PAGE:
Then it all fell flat. Most people were still high off the communal endorphins from the Fever Charm set, so they did not really mind the complete change of mood. The City Walls, the only non-Bay Area band (they were from San Diego), were clearly unaware of their duty to the community. They played their music in the Hellenistic way--as a duty, as the manipulation of sound, not as anything more. The audience was simply a benefit to the City Walls. Their music was not bad--in fact, they played some fairly interesting Rhodes-driven jazz rock. They were simply unfamiliar with Bay Area cats and the way they groove. They left to much less enthusiasm than the rest of the bands, and many people seemed happy to get up, walk around, and trade demos.

I left more convinced than I have ever been of the truth of this Rebirth. This is a phenomenon that applies to bands of all genres, bands both obscure and famous, everyone with an allegiance to the young San Francisco scene. For me, this is the event that definitively set the Rebirth's existence in stone for me. I shall continue to help the word about the movement, and may it be an example for every disintegrating music scene in the world.

Friday, May 28, 2010

PDNF "Move" Review

NOTE: I am aware this album has been out for a while now, but I never thought to review it until recently.

Please Do Not Fight

* * *

Few bands have had a greater influence on the Bay Area rock scene today than Please Do Not Fight. With its smooth, slightly jazzy textures and Edward Hopper-esque aesthetic, this South Bay quartet’s excellent 2007 debut Leave It All Behind influenced every Fogtown band who chose to sing about the casual melancholy of city life. (This spectrum ranges from Finish Ticket to Madders, a much broader range than many people would imagine.) However, they appeared a bit schizophrenic at times, often alternating between streetlight ballads and peppy pop rock. This dual personality is even more prominent on the band’s second release, the EP Move.
Three of the EP’s six songs follow the template of songs like the debut album’s “On The Other Hand, Fight! Fight!”--sprinting monophonic synths, hard rock guitars, and anguished, intoned vocals. The other three are something completely different: ballads, yes, but with more of a southern country-rock vibe than the dark grooves of early tunes like “What Am I Trying To Save?” While the sharp division is not necessarily a bad thing, it seems unfocused and monochrome here.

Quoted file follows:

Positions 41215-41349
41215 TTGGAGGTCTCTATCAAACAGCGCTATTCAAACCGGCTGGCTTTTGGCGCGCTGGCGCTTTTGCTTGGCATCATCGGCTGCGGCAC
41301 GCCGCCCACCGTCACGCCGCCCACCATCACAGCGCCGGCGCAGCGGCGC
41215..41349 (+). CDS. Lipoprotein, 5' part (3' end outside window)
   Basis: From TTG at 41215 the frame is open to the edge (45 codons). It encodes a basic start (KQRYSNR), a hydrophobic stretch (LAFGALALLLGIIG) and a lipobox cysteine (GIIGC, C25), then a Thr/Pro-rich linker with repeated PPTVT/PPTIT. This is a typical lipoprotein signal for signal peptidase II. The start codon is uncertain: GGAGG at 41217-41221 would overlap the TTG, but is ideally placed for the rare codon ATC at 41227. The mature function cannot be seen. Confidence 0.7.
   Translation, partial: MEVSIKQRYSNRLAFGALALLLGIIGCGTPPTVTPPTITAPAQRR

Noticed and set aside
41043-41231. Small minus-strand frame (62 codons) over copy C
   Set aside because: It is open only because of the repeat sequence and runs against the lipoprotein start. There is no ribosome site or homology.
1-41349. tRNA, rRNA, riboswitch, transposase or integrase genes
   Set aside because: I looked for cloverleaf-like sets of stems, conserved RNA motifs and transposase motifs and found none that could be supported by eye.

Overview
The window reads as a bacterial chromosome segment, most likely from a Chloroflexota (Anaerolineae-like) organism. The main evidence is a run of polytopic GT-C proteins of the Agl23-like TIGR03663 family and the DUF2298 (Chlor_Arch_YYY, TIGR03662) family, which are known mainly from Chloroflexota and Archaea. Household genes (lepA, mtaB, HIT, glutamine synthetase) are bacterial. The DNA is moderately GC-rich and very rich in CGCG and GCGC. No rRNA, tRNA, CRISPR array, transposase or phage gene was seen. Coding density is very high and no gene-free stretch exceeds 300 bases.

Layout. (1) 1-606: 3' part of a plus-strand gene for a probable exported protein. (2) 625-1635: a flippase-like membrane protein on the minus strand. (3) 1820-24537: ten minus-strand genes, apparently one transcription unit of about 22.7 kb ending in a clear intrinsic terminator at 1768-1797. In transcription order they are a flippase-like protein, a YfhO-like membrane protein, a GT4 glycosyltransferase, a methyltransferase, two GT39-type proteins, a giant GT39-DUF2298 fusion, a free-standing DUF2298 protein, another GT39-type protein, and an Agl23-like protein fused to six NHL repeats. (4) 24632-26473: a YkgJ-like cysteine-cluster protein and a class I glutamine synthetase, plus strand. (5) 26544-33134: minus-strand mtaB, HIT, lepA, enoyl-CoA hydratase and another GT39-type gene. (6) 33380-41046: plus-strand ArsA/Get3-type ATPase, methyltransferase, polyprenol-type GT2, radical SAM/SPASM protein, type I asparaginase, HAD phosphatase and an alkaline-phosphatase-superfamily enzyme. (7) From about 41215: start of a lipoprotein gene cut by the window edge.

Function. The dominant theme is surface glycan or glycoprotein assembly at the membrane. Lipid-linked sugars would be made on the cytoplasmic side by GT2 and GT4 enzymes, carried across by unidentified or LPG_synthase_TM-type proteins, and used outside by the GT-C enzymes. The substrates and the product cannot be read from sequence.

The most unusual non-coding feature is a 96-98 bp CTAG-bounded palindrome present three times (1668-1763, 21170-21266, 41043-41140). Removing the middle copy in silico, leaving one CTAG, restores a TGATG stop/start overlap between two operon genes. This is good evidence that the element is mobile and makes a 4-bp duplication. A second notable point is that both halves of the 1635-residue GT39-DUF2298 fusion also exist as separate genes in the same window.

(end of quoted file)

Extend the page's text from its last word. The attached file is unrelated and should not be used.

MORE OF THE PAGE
The one thing holding everything together is frontman Zen Zenith’s observational lyrics, which sing of a rarely-explored social mindset--that of the world-weary hipster, spending the blue hours of the late evening pondering life over a cup of coffee and a bear claw at Starbucks. Zenith is one of the Bay Area Rebirth scene’s finest songwriters. The strident “I Will Not Forget” is a tender yet tough dance-punk barnstormer whose galloping guitars and buzzing keyboards support some excellent lyrics that sound almost like a musical transcript of Rutger Hauer’s death speech in “Blade Runner.”
There are some great musical moments, too--but Move’s dual personality can be a bit distracting and even unnerving. It is, however, interesting to note the musical and lyrical forms--early traces of the sound that would eventually find its way into the music of groups like Finish Ticket, Madders, Cypher Syndicate, Fever Charm, and Handshake( to name only a few) are clearly present here. For the real Please Do Not Fight experience, both in terms of musical and historical interest, check out Leave It All Behind or attend one of their engaging live shows.

Thursday, May 27, 2010

Asian Jew Cracker video single review


* * *

Tano Brock and James Uejio, the two Seize the Sound guitarists who collaborate independently as Asian Jew Cracker, are both straight. Yet their new single finds them celebrating the human penis like vintage Jinx Titanic, singing about someone or something “conjoined by the dick” in just about every orifice in the body. It’s weird, it’s carnal, it’s sophomoric. Yet somehow, these two middle-school-going-into-high-schoolers pull it off convincingly. Maybe it’s the guitars. Maybe it’s the expertly shot video (with a great scene of Uejio either taking a shit or having a seizure). Perhaps it’s the juxtaposition of Brock’s shrill vocals and Uejio’s gothic croak. Whatever it is, this is a novelty that works a lot better than you’d expect it to.

Tuesday, May 25, 2010